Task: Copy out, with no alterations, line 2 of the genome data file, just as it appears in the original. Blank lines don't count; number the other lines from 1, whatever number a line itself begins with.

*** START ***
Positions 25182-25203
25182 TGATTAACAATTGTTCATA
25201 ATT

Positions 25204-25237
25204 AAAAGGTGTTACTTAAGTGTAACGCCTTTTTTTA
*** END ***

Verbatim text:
25182 TGATTAACAATTGTTCATA